[attach]3876[/attach]Sean McCowan still remembers the December evening almost three decades ago when his sister died.
It was five days before Christmas, a year and a half after Erin Gilmour had moved from home on Oriole Parkway to a Yorkville apartment.
The Bishop Strachan School graduate had studied fashion at Ryerson and was taking her first steps towards a career in that field, working in a nearby boutique.
“It was a snowy evening,” McCowan recalls. “My mom and my stepfather had gone out for the evening. Erin had been at my mom’s house that day and she was heading out that evening for some Christmas-related function.
“I had stayed at her apartment the day before. I was supposed to see her the next day as well.”
But McCowan, 13 then, never would see his sister again. Nor would the beautiful, 22-year-old reach the Christmas event she planned to attend with a male friend. Shortly after she closed up shop at the Yorkville boutique where she worked, somebody raped and murdered Erin Gilmour and then vanished.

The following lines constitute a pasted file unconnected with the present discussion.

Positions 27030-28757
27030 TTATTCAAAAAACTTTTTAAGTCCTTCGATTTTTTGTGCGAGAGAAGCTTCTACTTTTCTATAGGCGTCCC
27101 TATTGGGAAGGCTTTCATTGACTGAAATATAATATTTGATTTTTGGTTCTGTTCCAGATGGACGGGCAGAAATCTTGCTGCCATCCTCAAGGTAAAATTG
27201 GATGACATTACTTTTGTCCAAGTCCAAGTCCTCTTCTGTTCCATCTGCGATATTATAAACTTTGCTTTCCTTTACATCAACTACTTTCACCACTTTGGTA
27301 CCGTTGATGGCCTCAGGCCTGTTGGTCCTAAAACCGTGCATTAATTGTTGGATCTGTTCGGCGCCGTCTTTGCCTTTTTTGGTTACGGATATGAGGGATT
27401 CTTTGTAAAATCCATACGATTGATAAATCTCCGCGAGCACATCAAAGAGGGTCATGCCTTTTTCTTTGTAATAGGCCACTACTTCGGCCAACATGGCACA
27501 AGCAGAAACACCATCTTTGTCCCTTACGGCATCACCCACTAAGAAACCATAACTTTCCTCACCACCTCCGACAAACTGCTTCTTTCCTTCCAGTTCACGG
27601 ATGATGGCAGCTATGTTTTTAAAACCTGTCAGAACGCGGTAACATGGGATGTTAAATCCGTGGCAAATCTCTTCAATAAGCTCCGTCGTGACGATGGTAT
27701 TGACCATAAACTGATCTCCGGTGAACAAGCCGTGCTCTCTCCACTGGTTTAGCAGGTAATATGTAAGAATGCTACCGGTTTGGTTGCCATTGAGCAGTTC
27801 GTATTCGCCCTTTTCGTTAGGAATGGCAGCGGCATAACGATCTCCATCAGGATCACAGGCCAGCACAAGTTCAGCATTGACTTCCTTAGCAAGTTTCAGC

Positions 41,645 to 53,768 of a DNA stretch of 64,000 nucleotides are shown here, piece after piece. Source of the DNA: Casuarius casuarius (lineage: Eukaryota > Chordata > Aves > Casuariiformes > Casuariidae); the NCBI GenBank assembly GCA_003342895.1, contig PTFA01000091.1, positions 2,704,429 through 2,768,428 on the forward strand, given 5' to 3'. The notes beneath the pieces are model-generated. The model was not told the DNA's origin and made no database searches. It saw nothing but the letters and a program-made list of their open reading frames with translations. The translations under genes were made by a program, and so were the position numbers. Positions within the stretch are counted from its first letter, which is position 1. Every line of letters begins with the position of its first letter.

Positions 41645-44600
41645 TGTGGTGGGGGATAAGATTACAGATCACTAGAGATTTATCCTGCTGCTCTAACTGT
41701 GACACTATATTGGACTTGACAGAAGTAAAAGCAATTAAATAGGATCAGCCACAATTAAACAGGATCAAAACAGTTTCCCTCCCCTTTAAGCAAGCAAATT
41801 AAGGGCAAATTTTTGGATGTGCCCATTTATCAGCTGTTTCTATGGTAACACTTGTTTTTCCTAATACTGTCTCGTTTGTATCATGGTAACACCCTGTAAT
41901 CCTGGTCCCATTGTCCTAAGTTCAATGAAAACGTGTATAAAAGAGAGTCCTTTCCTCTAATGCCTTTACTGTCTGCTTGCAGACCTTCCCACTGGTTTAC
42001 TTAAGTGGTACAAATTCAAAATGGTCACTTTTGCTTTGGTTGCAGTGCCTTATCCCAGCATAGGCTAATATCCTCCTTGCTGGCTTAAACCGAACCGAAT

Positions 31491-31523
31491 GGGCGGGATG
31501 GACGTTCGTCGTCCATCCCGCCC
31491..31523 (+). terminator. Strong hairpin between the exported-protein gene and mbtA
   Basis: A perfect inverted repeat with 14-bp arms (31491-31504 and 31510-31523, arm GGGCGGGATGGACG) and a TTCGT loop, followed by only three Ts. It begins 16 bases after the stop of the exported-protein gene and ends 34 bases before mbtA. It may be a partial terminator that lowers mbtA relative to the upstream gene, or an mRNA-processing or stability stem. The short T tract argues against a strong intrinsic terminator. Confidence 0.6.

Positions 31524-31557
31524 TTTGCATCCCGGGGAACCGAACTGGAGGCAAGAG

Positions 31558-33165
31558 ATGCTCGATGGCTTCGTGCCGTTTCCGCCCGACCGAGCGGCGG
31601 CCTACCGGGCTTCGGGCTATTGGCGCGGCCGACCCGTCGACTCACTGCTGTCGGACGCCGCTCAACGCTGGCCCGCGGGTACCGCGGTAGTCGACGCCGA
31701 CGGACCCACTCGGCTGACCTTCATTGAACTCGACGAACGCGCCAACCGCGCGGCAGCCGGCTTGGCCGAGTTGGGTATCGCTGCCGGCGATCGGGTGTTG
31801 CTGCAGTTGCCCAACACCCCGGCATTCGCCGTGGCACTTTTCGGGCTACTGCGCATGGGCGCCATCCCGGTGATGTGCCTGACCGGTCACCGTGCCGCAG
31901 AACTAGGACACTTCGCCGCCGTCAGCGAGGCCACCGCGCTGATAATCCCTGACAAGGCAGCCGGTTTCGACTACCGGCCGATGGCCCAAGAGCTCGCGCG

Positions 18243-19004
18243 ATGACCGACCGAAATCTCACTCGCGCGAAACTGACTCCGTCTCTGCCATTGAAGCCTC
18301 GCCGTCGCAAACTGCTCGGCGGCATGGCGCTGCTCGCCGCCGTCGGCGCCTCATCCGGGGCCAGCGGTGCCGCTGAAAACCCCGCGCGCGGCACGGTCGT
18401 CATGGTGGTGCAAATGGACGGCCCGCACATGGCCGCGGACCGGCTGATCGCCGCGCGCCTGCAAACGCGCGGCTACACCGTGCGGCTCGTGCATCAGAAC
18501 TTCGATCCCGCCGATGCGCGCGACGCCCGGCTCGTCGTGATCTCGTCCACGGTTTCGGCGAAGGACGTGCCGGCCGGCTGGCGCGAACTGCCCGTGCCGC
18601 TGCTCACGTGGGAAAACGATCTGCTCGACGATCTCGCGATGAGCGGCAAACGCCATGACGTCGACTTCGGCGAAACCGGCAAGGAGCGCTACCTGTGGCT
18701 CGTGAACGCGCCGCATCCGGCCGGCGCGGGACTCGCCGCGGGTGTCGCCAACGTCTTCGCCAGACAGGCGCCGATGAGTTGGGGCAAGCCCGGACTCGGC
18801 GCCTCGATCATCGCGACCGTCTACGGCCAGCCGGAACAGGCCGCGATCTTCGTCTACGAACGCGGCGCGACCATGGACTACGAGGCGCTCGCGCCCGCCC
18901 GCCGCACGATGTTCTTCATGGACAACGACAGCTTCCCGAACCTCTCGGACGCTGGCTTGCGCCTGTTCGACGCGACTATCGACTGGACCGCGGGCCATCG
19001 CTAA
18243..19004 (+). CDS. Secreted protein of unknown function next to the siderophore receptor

Just 35 minutes or so after she closed up Robin’s Knits, her friend arrived at her Hazelton Avenue apartment to find the door ajar. Inside he discovered her body.
McCowan didn’t find out he’d lost his sister until the next morning.
“I woke up the following day, on the 21st, and had a massive crowd of people in my room and had the news broken to me,” McCowan recalls.
Those hours would stay with him and his family forever.
[attach]3877[/attach]“It’s an absolutely earth-shattering event. It was a tough day, a tough week, a tough month. It was a tough year. And it’s still there.”
He is still surprised his family, especially his mother, was able to get through the ordeal.
“To this day, I’m not sure where she found the strength to guide us through it. The fact myself and my brother — he’s two years younger than I am — made it through without any real, real issues is a testament to my mom.”
Yet the unknown killer has remained a shadow throughout his life. Although 27 years have passed and McCowan now has a family of his own, does charitable work and is employed as an equity trader, the circumstances of his sister’s death remain an unsolved puzzle in the back of his mind.